"Iowa Right to Life first sounded the alarm on webcam abortion in 2008," Bowen said in a statement. "Over the last six years, we have worked tirelessly to educate Iowans about this dangerous practice that risks the health of women all over Iowa.
"While the plaintiffs have vowed to appeal this common-sense decision, we know having reviewed the Iowa Board of Medicine's rationale behind the rule at question in the case and after hearing from women who have suffered complications and negative effects of the procedure, a ban on the practice was the only logical outcome in this case," she added.
Penny Dickey, chief operating officer of Planned Parenthood of the Heartland, called the ruling "incredibly disappointing" in affirming a ban on "tele-health delivery of medication abortion" that has been demonstrated "to be just as safe and effective" as in-person protocols used at her agency's clinics.
"Planned Parenthood of the Heartland will continue to provide the full range of reproductive health services at our health centers, while this dangerous rule remains blocked by the courts," Dickey said in a statement.
"While the Board of Medicine claims it is acting to protect women's safety and health, its true purpose is to prevent women from receiving an abortion if and when they need one. And the rule would actually jeopardize women's health by delaying their care," she added. "Planned Parenthood of the Heartland will continue to fight for evidence-based medicine and a woman's right to make her personal health care decisions."
The situation in Iowa is part of "a dangerous trend," said Cecile Richards, president of Planned Parenthood Federation of America. "Using any means necessary, politicians are imposing restrictions on abortion that will take safe and legal abortion away from women living in parts of the country where access to health care is already very limited."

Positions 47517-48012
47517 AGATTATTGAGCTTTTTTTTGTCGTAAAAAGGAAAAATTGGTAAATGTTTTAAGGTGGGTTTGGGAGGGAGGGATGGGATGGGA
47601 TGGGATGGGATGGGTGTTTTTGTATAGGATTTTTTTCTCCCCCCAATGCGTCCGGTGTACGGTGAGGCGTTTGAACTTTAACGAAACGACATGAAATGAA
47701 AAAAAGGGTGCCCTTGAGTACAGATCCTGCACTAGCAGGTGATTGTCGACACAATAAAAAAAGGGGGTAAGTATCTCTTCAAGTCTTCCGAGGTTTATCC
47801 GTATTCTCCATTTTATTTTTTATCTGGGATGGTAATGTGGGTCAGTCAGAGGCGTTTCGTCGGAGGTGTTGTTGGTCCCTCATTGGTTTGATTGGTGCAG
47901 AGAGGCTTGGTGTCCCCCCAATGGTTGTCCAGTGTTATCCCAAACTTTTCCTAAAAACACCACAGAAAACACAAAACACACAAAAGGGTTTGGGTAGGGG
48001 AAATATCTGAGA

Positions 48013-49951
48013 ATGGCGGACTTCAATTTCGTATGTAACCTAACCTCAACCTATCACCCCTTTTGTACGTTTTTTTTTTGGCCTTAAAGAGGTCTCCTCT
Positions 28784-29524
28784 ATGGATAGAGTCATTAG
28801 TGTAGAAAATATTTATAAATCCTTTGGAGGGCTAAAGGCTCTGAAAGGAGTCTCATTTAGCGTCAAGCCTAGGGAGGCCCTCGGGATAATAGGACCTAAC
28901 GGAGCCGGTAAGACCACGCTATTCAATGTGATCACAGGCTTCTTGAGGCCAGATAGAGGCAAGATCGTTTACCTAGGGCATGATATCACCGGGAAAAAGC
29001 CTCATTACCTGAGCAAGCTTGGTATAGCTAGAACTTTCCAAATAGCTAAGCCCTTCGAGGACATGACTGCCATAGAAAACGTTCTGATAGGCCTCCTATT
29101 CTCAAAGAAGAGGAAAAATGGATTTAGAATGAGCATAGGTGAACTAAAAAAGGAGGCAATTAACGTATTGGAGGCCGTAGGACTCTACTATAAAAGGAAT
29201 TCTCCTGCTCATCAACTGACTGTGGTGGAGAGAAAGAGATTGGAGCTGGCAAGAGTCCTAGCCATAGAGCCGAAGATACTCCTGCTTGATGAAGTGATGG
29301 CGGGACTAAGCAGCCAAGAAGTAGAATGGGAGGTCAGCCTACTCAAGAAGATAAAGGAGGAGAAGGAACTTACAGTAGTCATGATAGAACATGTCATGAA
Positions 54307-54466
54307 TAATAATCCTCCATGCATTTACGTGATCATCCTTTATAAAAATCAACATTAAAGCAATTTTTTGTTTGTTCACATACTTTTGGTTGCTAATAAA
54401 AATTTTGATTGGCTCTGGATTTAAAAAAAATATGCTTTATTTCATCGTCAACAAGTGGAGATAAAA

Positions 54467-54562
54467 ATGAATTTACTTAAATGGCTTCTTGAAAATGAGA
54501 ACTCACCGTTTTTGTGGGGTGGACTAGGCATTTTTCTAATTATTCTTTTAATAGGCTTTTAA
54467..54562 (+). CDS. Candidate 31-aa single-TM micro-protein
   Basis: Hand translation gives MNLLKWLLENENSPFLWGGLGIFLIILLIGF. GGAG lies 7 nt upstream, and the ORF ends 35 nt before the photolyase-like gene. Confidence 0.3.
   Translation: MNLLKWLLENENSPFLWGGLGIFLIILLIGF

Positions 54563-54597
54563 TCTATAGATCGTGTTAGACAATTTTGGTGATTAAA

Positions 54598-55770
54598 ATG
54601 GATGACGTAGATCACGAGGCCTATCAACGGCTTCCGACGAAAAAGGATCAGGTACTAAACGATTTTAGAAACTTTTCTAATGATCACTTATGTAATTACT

At issue is a practice whereby licensed physicians use a remote-controlled system to conduct medical assessments with patients in rural Iowa clinics. They then are able to dispense Mifepristone, also known as RU-486, in the early stages of a pregnancy.
Proponents say Planned Parenthood's practice -- implemented in 2008 -- is safe and patients get the same level of care as those who see a doctor in person. They also contended the telemedicine procedure was thoroughly researched to ensure it was in full compliance with Iowa law and service helps women in remote parts of the state.
But board member Monsignor Frank Bognanno of Des Moines expressed concern before last August's vote that abortion-related services were being provided without adequate guidelines and administered by medical assistants with minimal training.
During the 2014 legislative session, the Republican-controlled Iowa House voted 55-42 to approve a measure that would have banned the practice of doctors prescribing abortion-inducing drugs from remote locations using a two-way video link. Under House File 2175, doctors could have been fined and had their licenses suspended, but the Iowa Senate led by majority Democrats did not consider the measure.